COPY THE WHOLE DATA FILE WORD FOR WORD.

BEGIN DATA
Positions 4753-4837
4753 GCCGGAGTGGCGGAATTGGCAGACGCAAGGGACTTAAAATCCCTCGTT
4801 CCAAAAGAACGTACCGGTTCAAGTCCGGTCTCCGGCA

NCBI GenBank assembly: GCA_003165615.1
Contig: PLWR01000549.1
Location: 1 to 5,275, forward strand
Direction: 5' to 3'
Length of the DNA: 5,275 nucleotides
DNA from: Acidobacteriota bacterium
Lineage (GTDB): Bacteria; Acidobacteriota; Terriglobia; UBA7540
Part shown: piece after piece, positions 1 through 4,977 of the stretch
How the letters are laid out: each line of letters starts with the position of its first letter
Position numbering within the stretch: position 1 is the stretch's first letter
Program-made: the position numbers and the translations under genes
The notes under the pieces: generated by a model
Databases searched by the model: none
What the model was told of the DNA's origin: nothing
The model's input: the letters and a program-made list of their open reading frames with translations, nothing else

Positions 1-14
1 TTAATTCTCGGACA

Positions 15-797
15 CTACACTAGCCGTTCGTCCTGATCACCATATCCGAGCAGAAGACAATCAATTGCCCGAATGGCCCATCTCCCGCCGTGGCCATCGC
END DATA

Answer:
Positions 4753-4837
4753 GCCGGAGTGGCGGAATTGGCAGACGCAAGGGACTTAAAATCCCTCGTT
4801 CCAAAAGAACGTACCGGTTCAAGTCCGGTCTCCGGCA

NCBI GenBank assembly: GCA_003165615.1
Contig: PLWR01000549.1
Location: 1 to 5,275, forward strand
Direction: 5' to 3'
Length of the DNA: 5,275 nucleotides
DNA from: Acidobacteriota bacterium
Lineage (GTDB): Bacteria; Acidobacteriota; Terriglobia; UBA7540
Part shown: piece after piece, positions 1 through 4,977 of the stretch
How the letters are laid out: each line of letters starts with the position of its first letter
Position numbering within the stretch: position 1 is the stretch's first letter
Program-made: the position numbers and the translations under genes
The notes under the pieces: generated by a model
Databases searched by the model: none
What the model was told of the DNA's origin: nothing
The model's input: the letters and a program-made list of their open reading frames with translations, nothing else

Positions 1-14
1 TTAATTCTCGGACA

Positions 15-797
15 CTACACTAGCCGTTCGTCCTGATCACCATATCCGAGCAGAAGACAATCAATTGCCCGAATGGCCCATCTCCCGCCGTGGCCATCGC